Monday, June 27, 2011 | 13:45 PM
Author, Speaker, President of the Southern Baptist Theological Seminary
The legal, social, moral, and political maps of America were redefined last Friday night as the New York State Senate voted 33-29 to legalize same-sex marriage in the state. The State Assembly had already approved the measure, leaving the Republican-controlled Senate the last battleground on the marriage issue. Shortly after the Senate approved the measure, New York Governor Andrew Cuomo signed the bill into law. It will take effect in July, thirty days after the Governor’s signature was affixed.
It will be difficult to exaggerate the impact of New York’s move to legalize same-sex marriage. The statistics tell part of the story. New York State becomes the sixth state to recognize same-sex marriage, but its population is greater than that of the other five combined. When same-sex marriage is legal in New York next month, fully one in every nine Americans will live in a state or jurisdiction where same-sex marriage is legal. By any measure, this is a massive development in the nation’s legal and moral life.
Monday, June 27, 2011 | 11:39 AM
Author, Speaker, Founding Director of the Center for Christ & Culture
A Study of History by Arnold J. Toynbee (1889-1975) is acknowledged as one of the “greatest achievements of modern scholarship.” Toynbee’s book, huge in scale, achieved wide prominence but he was more admired by the history reading public than by his fellow historians, who criticized him for contorting information to fit his alleged patterns of history. I suspect this criticism stems largely from the fact that Toynbee likely viewed the patterns of history through the redemptive theme of Scripture.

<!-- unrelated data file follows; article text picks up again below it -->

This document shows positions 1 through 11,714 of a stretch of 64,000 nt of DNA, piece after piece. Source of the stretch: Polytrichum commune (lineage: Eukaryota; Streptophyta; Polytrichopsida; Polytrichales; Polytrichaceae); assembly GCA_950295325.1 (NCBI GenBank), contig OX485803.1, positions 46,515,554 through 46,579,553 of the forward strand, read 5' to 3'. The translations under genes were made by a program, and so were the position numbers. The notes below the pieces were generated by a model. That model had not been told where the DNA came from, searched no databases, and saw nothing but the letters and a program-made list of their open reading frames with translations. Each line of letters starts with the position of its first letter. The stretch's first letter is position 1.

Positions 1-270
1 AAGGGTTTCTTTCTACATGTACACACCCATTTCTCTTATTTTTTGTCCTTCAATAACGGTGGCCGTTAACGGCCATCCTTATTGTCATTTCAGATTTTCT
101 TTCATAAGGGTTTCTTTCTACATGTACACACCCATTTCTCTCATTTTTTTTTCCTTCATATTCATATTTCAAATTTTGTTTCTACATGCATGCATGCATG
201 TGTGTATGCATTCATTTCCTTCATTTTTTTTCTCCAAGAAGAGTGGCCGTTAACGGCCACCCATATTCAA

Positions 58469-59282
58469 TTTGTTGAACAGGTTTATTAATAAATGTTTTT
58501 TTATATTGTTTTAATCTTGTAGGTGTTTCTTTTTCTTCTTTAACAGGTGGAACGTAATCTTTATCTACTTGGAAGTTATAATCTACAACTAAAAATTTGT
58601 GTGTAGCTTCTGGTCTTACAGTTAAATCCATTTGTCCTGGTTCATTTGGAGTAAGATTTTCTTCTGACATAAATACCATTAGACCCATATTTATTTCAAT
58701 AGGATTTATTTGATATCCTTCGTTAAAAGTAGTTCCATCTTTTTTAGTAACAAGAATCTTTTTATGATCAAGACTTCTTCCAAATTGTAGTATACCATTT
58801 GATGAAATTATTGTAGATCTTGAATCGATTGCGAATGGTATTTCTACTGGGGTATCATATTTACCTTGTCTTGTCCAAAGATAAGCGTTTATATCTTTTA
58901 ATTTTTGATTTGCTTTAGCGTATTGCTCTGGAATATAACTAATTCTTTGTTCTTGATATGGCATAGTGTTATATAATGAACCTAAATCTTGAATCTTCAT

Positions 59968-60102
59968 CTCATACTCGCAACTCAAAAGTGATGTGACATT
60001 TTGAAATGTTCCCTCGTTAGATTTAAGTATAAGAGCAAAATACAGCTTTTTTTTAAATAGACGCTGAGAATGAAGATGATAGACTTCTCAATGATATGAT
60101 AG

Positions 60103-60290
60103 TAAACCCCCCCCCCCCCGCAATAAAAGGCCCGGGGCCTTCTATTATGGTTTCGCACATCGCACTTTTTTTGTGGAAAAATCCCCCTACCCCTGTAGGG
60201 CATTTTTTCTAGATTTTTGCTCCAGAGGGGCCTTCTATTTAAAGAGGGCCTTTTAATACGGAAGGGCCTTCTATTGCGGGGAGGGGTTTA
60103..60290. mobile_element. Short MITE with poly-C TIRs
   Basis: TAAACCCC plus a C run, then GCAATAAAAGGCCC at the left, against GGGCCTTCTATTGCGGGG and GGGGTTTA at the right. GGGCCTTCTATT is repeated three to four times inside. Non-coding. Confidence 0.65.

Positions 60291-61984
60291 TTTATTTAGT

In A Study of History, Toynbee details the rise and decline of twenty-three civilizations about which he wrote, “Of these, sixteen are dead and nine of the remaining ten—all, in fact, except our own are shown to have already declined.” He did suggest then that we may have passed our zenith. Were he alive today he would likely move Western civilization into the category of those in decline.
Tuesday, June 14, 2011 | 12:01 PM
There is no shortage of perplexing realities in our world today, but counted among them must be the fact that many rather well informed people seem to be shocked that Christians believe the doctrines of Christianity.
Over the weekend, Rep. Anthony Weiner announced that he will request a leave of absence from the House of Representatives in order to seek professional treatment in the aftermath of his sexting scandal on Twitter. In the words of his spokeswoman, Risa Heller, the congressman left last Saturday “to seek professional treatment to focus on becoming a better husband and healthier person.”
She continued: “In light of that, he will request a short leave of absence from the House of Representatives so that he can get evaluated and map out a course of treatment to make himself well.”
That is a course now familiar to us all. As a matter of fact, it is now almost a reflex that people caught in moral trouble (especially related to sex) announce that they are seeking “treatment” for the problem.
On the one hand, this just points to the fact that the “Triumph of the Therapeutic” heralded by sociologist Philip Rieff in 1966 is now so ingrained in our culture that therapy appears to be the answer to every problem, including a moral crisis.
Sadly, many Christians have accepted this worldview as their own, believing that their own deepest problems are therapeutic rather than theological in nature. To our shame, many books written by and for evangelical Christians reflect the therapeutic impulse, rather than the appropriate biblical and spiritual concerns.